APS Prize For Young Particle Theorists

By Sean Carroll | July 25, 2011 12:07 pm

The Division of Particles and Fields of the American Physical Society, wisely realizing that the future belongs to the young, has instituted a new prize for the best Ph.D. dissertation in theoretical particle physics. It’s brand new, so we’re helping to spread the word. Official notice below.

Note that this is not because particle theorists are especially prizeworthy; this new award joins a host of other dissertation prizes in other subfields of physics. Advisors everywhere, take note!

Message to members of the American Physical Society’s DPF, Authorized by Alice Bean, Secretary/Treasurer of DPF
Dissertation Award in Theoretical Particle Physics

Starting this year, the Division of Particles and Fields has established a Dissertation Award in Theoretical Particle Physics. The Award recognizes exceptional young scientists who have performed original doctoral thesis work of outstanding scientific quality and achievement in the area of theoretical particle physics. The annual Award consists of $1,500, a certificate citing the accomplishments of the recipient, and an allowance of up to $1,000 for travel to attend a meeting of the DPF or APS, where the Award will be presented.

Nominations will be accepted for any doctoral student studying at a college or university in the United States or in an education abroad program of a college or university in the United States for dissertation research carried out in the field of theoretical particle physics. The work to be considered must have been completed as part of the requirements for a doctoral degree. Nominees for the 2012 Award must have passed their thesis defense between September 16, 2010 and September 15, 2011.

The deadline for submission of nominations for the 2012 prize is October 1, 2011. For detailed guidelines and to submit a nomination, see


  • Sili

    And once again I feel old …

  • Farhad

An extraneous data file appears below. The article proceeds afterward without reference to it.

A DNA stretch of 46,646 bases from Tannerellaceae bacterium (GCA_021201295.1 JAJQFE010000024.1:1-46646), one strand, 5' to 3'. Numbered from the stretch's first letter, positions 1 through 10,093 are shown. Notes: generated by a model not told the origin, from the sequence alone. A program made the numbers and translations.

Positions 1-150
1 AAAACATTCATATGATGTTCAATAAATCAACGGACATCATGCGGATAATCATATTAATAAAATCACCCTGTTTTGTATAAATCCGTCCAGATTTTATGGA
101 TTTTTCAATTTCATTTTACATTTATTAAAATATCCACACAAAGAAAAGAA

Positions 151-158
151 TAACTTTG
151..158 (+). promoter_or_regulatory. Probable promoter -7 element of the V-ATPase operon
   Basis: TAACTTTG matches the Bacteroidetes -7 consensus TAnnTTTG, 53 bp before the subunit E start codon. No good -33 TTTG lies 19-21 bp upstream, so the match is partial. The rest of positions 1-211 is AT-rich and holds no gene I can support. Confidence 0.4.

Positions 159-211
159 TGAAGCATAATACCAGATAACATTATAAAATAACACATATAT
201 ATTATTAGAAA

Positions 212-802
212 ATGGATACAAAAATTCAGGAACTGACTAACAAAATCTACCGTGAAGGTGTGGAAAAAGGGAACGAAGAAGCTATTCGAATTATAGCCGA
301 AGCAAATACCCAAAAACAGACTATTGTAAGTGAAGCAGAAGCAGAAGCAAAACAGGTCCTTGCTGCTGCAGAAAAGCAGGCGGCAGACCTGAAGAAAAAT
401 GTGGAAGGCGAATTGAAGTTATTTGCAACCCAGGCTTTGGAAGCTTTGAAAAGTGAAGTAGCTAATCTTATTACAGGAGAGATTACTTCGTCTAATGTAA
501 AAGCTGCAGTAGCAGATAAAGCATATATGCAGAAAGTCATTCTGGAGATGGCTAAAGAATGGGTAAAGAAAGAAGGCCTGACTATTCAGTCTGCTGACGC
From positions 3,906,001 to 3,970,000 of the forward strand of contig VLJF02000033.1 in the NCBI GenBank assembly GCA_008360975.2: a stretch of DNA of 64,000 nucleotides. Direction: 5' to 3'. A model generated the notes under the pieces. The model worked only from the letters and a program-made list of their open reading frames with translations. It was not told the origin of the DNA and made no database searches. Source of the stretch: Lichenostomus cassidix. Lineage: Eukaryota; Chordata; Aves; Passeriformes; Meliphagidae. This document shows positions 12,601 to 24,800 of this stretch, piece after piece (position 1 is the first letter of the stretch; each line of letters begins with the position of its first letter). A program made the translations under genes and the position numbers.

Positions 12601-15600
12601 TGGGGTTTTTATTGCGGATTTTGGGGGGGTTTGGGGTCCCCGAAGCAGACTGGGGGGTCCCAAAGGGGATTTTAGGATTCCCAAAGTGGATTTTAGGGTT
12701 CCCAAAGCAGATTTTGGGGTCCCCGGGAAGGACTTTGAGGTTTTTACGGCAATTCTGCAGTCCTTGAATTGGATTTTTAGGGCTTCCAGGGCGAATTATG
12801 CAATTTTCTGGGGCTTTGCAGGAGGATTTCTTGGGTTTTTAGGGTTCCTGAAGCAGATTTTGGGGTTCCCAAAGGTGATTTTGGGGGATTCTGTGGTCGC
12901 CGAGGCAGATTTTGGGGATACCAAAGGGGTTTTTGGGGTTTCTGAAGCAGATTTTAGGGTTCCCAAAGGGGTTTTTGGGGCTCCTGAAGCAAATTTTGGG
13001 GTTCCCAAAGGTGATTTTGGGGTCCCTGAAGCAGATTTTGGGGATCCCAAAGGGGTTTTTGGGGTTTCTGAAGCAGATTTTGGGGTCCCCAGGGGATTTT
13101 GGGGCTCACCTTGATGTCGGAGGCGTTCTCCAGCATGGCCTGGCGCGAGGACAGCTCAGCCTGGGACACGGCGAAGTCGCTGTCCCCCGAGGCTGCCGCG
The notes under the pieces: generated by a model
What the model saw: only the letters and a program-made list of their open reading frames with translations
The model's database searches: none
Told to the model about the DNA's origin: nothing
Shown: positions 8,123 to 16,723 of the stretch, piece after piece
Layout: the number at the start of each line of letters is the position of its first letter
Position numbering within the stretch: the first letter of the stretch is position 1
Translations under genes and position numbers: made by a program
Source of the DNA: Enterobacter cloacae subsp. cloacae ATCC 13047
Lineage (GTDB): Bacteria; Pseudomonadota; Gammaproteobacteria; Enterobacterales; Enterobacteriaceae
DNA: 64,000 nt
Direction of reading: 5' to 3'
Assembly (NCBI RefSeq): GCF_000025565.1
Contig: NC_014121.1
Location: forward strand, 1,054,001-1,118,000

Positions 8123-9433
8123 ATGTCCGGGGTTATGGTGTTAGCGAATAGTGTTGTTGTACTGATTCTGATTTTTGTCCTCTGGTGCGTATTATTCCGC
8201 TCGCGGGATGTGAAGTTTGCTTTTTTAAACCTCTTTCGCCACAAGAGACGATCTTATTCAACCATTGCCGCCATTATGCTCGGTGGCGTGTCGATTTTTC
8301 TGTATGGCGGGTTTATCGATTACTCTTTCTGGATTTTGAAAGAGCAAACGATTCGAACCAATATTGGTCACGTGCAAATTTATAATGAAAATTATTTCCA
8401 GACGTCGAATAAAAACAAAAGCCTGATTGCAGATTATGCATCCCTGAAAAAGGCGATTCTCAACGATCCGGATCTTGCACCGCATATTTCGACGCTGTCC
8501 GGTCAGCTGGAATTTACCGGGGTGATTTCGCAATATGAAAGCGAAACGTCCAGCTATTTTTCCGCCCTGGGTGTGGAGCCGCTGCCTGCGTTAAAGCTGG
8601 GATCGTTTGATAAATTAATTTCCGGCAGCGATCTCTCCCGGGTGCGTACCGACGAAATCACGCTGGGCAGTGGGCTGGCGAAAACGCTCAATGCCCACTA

That’s great news. I know when I was a member, the only APS prizes and praises went to the established top physicists who did not really need any more recognition. But the younger particle physicists who did need recognition never received it. The experimental physics side was even worse. The names of the young experimentalists got buried in a long list of names associated with all papers coming out of a collaboration.

  • Anon

    Where does it say anything about age? Are older/non-traditional doctoral students not elegible?

  • piscator

    @Farhad: Not so fast. I have no horse in this particular race, but there is a bit of a tradition of esteem indicators for junior physicists (plenary talks/prestigious fellowships…) going to, not the `established top physicists who did not really need any more recognition’, but their students! Sometimes this is justified (good advisors attract good students) and sometimes less so (empire-building).

  • Phil
  • Viper


    This link couldn’t be further from the topic of the post, though it does look interesting. I watched the first 10 minutes of it.

  • Phil

    Viper, yes it’s a very interesting talk in which the speaker argues for why the Gospels were based on eyewitness accounts based on the use of statistics, among other things.

    Sean, please watch that video and report what you think about it. Thanks!


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About Sean Carroll

Sean Carroll is a Senior Research Associate in the Department of Physics at the California Institute of Technology. His research interests include theoretical aspects of cosmology, field theory, and gravitation. His most recent book is The Particle at the End of the Universe, about the Large Hadron Collider and the search for the Higgs boson. Here are some of his favorite blog posts, home page, and email: carroll [at] cosmicvariance.com .


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